Because she covers Hank Williams and songs made famous by Nina Simone and Hoagy Carmichael, because her debut comes courtesy of revered jazz label Blue Note, because Come Away with Me was produced by Arif Mardin (who has worked with Aretha Franklin, Willie Nelson and the Rolling Stones, among others), it's difficult to get a firm grip on Norah Jones, impossible to slap a tag on her so she can be filed away and ignored. Born in Brooklyn, raised in Dallas and settled in New York again, Jones has a slippery style that's informed by where she grew up, where she studied and where she lives now, though not dominated by any of those places -- or any person, or any particular music, for that matter.
The only stamp on this album comes from her heart and soul alone. Come Away with Me is spectacularly steady, especially for a debut album by a 22-year-old singer-songwriter-pianist, going its own way without a map or even a road, yet never veering off its chosen path. She meets Nick Drake and Lucinda Williams and Dinah Washington, among others, along the way, but she never breaks stride, she never stops long enough to get stuck in a rut.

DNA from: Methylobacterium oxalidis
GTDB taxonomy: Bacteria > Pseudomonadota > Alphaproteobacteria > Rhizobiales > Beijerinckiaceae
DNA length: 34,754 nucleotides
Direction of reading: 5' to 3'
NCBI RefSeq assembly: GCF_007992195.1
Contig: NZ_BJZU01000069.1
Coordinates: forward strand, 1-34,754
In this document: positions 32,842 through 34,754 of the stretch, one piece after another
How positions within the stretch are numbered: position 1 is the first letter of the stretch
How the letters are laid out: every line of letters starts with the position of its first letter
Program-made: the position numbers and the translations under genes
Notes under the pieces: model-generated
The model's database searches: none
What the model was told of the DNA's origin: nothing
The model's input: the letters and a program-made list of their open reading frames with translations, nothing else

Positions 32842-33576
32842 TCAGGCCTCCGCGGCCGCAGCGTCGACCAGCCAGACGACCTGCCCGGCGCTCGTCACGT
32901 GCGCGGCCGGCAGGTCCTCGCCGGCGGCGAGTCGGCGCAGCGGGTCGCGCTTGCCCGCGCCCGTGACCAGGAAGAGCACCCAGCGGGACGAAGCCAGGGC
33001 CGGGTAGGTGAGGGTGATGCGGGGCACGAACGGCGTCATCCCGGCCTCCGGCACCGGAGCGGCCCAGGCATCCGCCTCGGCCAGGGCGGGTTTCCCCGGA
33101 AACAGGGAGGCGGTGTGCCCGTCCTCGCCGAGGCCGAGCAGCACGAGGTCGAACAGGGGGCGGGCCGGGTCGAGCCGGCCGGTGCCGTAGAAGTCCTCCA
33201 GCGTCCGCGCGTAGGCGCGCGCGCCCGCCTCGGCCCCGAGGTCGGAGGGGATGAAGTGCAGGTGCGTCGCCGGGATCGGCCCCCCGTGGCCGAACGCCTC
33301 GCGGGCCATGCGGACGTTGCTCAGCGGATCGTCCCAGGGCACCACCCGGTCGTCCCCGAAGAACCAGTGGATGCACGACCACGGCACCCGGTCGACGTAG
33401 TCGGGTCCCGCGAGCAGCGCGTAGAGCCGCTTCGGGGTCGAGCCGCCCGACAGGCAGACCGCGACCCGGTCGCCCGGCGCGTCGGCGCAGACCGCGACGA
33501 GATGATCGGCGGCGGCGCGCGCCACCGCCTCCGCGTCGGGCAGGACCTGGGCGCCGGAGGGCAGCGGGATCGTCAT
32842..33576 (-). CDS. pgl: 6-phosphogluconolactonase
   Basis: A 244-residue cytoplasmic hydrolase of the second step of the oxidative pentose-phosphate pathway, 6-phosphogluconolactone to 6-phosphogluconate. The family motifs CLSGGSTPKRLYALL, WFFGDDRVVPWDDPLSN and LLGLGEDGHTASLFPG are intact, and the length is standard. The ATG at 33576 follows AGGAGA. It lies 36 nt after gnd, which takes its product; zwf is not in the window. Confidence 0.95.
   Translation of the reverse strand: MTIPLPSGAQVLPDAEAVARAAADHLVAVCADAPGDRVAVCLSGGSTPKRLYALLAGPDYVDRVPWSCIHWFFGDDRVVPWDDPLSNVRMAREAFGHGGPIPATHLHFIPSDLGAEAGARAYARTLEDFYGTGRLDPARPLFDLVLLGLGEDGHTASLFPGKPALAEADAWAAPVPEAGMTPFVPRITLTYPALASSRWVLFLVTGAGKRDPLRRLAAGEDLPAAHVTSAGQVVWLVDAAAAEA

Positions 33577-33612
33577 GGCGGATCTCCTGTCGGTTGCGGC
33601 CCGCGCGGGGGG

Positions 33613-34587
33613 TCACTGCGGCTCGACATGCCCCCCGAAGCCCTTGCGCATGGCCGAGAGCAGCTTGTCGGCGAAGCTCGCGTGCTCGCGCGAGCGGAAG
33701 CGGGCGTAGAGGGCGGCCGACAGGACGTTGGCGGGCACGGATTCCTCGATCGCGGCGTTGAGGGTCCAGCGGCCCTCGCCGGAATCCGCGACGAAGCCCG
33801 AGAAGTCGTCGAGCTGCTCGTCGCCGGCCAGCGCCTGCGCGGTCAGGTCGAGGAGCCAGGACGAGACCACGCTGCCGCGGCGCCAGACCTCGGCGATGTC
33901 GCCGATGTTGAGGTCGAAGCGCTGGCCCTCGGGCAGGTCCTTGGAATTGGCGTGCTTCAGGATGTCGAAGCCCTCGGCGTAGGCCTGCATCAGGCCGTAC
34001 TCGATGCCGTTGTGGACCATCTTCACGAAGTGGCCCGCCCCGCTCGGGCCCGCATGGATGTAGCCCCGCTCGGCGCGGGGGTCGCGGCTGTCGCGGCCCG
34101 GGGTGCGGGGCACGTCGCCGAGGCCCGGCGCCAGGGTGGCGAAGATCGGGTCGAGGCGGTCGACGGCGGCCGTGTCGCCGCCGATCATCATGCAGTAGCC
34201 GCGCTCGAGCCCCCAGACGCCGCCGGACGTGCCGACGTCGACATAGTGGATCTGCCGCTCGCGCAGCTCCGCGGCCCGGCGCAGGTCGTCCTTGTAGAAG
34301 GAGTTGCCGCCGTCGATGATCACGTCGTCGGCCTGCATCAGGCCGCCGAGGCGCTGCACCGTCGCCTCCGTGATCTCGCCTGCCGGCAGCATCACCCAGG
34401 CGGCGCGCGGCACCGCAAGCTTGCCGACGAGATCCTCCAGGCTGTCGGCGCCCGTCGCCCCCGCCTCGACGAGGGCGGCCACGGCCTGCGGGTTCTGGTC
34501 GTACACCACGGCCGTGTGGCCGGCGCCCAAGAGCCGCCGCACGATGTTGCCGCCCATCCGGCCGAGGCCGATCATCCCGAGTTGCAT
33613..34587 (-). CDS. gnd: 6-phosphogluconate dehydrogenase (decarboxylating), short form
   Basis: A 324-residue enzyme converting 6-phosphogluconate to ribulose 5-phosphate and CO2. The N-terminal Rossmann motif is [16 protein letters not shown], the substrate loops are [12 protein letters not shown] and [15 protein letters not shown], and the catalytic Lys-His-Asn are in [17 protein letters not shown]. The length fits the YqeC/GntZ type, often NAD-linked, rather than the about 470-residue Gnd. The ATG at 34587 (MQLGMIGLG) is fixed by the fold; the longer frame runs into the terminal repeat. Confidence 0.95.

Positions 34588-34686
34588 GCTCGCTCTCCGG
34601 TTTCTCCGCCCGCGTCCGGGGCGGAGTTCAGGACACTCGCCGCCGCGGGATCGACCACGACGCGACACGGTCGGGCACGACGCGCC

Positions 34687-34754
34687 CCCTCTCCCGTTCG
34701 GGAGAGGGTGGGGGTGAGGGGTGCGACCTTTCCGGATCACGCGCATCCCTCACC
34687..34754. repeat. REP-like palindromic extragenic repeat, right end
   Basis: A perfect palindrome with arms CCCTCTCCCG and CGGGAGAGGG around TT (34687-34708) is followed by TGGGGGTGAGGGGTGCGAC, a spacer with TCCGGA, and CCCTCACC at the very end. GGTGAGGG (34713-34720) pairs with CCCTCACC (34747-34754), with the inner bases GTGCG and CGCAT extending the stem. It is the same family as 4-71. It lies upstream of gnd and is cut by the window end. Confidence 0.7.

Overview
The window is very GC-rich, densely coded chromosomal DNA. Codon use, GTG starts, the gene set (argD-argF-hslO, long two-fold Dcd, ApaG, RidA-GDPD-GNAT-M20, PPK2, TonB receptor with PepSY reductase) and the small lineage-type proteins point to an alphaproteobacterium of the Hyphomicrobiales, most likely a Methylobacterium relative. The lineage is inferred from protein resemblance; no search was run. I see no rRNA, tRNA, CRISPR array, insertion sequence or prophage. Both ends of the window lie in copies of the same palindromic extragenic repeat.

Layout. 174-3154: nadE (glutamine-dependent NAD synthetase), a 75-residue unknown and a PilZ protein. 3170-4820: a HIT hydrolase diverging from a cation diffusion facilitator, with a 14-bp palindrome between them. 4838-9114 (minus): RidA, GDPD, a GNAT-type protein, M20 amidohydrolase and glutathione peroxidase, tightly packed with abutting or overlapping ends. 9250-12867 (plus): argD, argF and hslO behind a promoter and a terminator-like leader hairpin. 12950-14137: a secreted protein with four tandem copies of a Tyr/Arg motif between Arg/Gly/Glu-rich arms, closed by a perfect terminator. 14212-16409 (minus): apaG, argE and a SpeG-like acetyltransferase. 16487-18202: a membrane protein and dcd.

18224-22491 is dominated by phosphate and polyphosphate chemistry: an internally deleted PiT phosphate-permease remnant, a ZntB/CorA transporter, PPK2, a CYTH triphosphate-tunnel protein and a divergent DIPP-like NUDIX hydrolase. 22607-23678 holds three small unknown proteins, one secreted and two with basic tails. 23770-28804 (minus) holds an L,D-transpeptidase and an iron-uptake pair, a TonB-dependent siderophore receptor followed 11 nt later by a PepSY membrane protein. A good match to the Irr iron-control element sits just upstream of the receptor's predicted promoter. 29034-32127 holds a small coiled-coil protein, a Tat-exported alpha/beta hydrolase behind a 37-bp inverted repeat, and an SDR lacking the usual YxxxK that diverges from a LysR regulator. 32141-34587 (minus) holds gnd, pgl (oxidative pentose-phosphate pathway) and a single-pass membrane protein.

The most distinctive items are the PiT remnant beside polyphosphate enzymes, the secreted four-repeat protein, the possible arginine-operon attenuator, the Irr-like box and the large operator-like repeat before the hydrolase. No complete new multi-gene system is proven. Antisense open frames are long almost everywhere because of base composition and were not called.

The disc envelops a full record store of categories and potential pigeonholes, from country to cabaret to folk to piano-bar blues and simmering soul, but Jones alights on each with the subtle touch of a skilled actor, almost imperceptibly toying with her line readings. Instead of coming off as a mix tape of influences, Come Away with Me is a 14-song examination of Jones's musical personality, a long look at how all of the styles and all of her substance come together to floor you with the softest punch ever thrown. It's not all over the place; it's all from one place. The difference is slight but distinct, and that's the trick.
The Norah Jones Band opens for John Mayer
Numbers, 300 Westheimer
Wednesday, March 27; 713-526-6551
Actually, there aren't many tricks to be found on Come Away with Me; the disc is almost stripped bare of ornament, the fat trimmed away to reveal only Jones's Sunday-morning voice and singing-to-myself sincerity. Her seductive murmur is a smoky hush that falls all over each song. When she whispers, "Come away with me and we'll kiss on a mountaintop / Come away with me / And I'll never stop loving you," a bag is packed before the song ends. When she moans, on "Shoot the Moon," "Will you think of times you've told me / That you knew the reason why we had to each be lonely," she's so sad and strong, it's more genuine than any song deserves to be. And though she wrote or co-wrote only three of the songs on the album, Jones's singular voice owns all of them, even familiar tunes like "Cold Cold Heart," which has been covered and recovered so often you'd think Hank wrote it in an upholstery shop.
Still, as skilled as she is at interpreting others' material, it's obvious from the songs she wrote for this record -- "Nightingale," "The Long Day Is Over" and the title track -- that Come Away with Me is merely sticking a big toe into the depths of her talent.
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